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| || |Been there done that!
PhD=better prospects for higher corporate position (management)
PhD=self achievement but no money
PhD=those who like scientists career path
MBA=faster to achieve than PhD and financially more rewarding
At the end of the day it is your call
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Actually you can do both, a Phd in business management
OK, I'll share my story: started my career as an Indian Air Force officer, served six years, then plunged into another big adventure by signing up for a PhD at a leading Indian business school, with an intent to become an academic. Until then (in college and school) i had a very unexceptional track record , but research was my calling, I easily topped my doctoral courses (basically topped all courses I took, which I later learned is a record, never achieved before or after me in the school's history). Yet my dissertation was fraught with uncertainty, a nerve wracking experience, but eventually I pulled it off, I got rave reviews and viva was a smooth sail.
Then I landed a post doc at ETH Zurich. Salary was fabulous (at least I thought so, that Swiss phd and postdoc salaries are handsome; maybe because I have a different frame of reference. In my third year, I was getting 100k chf, which, perks and low taxes considered, is about the same as a US Assistant Prof's). I had all the time in the world to pursue climbing
and other sports, the flexible time was priceless to me, I wouldn't trade it for a million francs.
Then I got a faculty position at one of the top universities in India (the counterpart of ETH, although it is not quite close, and the pay is muuuuch less now, but it is a tenured position), I still have the option to spend considerable time abroad on work (-cum climbing, already scheming my visit to CH this summer
Is Phd worth it? Well, it really is not for everyone. I have seen people with utterly modest backgrounds thriving in the Phd and then becoming what they would never achieve otherwise. I have also seen clever people simply burn out during, essentially waste 1-2 years from their rat-race.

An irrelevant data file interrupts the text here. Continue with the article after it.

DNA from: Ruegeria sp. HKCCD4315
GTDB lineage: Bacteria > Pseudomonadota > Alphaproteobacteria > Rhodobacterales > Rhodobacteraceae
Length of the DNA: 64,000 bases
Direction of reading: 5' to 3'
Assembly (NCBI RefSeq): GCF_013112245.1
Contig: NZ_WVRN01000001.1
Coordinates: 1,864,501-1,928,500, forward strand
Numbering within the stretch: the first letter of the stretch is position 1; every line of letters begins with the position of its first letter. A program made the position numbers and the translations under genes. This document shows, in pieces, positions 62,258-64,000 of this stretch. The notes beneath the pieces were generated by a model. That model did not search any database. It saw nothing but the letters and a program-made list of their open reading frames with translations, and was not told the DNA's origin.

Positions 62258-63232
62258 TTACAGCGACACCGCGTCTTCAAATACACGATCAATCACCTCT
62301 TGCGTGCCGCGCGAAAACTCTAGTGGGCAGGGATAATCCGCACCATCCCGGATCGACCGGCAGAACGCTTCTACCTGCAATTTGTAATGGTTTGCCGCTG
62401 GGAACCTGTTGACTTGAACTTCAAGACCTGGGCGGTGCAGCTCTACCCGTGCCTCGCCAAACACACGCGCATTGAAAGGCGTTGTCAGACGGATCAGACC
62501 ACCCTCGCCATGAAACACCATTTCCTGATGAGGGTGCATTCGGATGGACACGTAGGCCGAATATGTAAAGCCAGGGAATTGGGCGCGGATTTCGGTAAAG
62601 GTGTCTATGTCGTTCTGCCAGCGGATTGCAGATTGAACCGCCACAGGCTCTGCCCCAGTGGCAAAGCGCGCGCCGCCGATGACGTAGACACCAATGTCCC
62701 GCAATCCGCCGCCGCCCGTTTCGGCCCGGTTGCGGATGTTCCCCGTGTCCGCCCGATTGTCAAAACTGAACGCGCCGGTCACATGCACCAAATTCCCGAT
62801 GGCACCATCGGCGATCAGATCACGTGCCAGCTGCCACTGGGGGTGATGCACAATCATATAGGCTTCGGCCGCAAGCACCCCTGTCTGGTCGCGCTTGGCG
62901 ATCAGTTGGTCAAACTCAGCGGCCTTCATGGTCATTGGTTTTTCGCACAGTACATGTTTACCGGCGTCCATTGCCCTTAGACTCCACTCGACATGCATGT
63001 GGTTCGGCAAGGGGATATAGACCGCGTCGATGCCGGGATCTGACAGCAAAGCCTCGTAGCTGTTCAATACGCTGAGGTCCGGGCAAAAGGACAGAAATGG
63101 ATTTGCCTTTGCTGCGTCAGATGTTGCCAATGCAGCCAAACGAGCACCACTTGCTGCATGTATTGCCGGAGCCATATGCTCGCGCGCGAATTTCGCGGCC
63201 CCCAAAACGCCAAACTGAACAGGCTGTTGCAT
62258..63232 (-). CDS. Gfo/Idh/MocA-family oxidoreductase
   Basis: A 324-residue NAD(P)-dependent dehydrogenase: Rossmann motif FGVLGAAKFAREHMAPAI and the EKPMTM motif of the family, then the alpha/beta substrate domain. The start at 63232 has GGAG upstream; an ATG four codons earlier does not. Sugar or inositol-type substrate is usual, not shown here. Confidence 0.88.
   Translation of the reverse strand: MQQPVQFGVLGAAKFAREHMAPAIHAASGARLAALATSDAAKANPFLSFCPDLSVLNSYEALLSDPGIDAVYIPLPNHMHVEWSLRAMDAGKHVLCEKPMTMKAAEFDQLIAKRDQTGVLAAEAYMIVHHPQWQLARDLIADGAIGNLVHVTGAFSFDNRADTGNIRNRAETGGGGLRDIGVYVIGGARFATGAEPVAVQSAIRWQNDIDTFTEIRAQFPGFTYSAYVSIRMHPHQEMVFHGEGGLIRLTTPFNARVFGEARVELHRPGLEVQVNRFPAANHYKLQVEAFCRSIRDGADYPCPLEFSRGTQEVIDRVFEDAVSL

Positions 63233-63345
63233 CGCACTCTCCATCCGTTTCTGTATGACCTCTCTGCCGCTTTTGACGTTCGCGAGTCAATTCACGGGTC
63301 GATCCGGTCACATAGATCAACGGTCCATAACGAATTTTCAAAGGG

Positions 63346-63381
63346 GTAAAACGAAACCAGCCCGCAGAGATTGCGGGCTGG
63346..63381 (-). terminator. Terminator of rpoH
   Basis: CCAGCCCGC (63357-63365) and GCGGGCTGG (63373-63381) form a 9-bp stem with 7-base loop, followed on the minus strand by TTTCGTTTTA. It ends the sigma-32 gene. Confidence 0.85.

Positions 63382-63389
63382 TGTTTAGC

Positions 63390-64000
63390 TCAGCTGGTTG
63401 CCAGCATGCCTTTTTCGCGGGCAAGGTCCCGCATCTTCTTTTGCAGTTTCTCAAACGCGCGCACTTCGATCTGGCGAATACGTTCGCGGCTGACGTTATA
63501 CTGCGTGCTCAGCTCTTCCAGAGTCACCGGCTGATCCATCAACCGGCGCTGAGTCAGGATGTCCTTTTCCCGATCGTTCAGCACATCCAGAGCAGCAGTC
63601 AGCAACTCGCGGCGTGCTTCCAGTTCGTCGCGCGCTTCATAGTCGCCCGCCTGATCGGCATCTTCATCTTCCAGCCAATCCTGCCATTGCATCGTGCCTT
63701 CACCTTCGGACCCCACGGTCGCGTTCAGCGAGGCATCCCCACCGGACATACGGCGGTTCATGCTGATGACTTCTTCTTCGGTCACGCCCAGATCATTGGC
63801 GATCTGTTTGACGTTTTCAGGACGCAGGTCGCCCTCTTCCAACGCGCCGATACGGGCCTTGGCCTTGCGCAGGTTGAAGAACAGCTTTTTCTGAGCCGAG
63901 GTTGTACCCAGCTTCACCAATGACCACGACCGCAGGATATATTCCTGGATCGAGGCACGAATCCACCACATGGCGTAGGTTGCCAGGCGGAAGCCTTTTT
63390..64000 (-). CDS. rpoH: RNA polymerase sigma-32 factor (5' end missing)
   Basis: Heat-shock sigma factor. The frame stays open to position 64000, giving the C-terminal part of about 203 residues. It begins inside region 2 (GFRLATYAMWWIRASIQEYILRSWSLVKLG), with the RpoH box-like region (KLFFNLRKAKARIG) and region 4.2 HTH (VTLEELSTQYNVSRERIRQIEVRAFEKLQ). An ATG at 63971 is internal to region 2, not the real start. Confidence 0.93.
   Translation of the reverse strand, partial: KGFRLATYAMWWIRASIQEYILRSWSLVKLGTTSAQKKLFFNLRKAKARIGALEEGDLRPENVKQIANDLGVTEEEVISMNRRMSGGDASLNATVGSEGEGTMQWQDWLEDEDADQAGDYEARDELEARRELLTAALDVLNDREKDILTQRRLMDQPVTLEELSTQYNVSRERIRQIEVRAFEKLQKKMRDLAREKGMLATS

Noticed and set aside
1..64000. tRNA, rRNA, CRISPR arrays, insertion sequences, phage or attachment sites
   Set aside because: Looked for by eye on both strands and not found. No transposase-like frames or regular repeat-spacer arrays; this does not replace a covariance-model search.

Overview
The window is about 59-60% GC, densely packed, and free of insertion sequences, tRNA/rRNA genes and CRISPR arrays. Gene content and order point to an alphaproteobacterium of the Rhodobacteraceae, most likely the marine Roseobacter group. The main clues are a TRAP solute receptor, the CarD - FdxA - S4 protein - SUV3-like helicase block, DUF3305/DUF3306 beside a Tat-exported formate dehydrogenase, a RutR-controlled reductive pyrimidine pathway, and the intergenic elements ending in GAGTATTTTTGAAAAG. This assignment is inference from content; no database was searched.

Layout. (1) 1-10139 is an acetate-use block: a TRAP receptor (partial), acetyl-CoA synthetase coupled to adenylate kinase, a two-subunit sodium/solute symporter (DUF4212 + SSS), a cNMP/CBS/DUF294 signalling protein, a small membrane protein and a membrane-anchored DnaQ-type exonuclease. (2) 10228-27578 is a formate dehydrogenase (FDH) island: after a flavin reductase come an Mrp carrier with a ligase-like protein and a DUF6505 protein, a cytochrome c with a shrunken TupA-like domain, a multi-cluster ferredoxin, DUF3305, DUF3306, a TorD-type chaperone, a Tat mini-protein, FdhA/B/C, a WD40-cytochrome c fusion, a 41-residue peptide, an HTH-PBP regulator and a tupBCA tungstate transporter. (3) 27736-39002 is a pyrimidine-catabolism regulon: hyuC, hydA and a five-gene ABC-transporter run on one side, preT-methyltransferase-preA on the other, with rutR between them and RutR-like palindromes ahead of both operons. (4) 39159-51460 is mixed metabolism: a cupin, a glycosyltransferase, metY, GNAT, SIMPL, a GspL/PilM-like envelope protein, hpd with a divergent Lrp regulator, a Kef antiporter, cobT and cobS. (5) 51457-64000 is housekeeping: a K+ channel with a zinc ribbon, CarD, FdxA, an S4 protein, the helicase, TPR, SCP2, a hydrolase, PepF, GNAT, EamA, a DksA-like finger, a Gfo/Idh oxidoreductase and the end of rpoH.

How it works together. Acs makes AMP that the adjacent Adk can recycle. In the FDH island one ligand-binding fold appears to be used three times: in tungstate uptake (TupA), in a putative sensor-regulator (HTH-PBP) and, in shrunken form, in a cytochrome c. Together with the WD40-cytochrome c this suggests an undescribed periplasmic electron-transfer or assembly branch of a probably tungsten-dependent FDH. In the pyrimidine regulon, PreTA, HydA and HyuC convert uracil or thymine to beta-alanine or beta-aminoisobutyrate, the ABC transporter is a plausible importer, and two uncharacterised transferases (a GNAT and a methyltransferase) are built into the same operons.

No one I have known well has done a Phd because it would make them richer (if they became, it was purely incidental). I have seen loads of people extremely successful in the corporates, seek meaningful reflection and do a Phd. Typically, we receive 200+ applications for Phd at our school, and we typically admit 2-3 candidates. About 20 applicants will be at CEO-level from top-notch companies, seeking the part-time Phd route, it is gaining increasing popularity, they join when they are in their 40s or 50's (but this is not a universal phenomenon, perhaps restricted to India).
What i don't like about the Phd is that, as some posters have alluded to earlier, Phds and post docs are cheap labor, doing most of the research, often better than what their Prof can do herself, for much less pay/position, but at least in Switzerland no one complains because the pay is still good compared to most other countries and you are treated well.
Again, academics is not for everyone. I work in a university where the other new recruits are mostly what one could call reasonably successful in their lines (the harvard/MIT phds types). I am sure none would move to a corporate job even with 10x salary, some simply can't succeed there (e.g. me); some might succeed but simply don't want to get back there.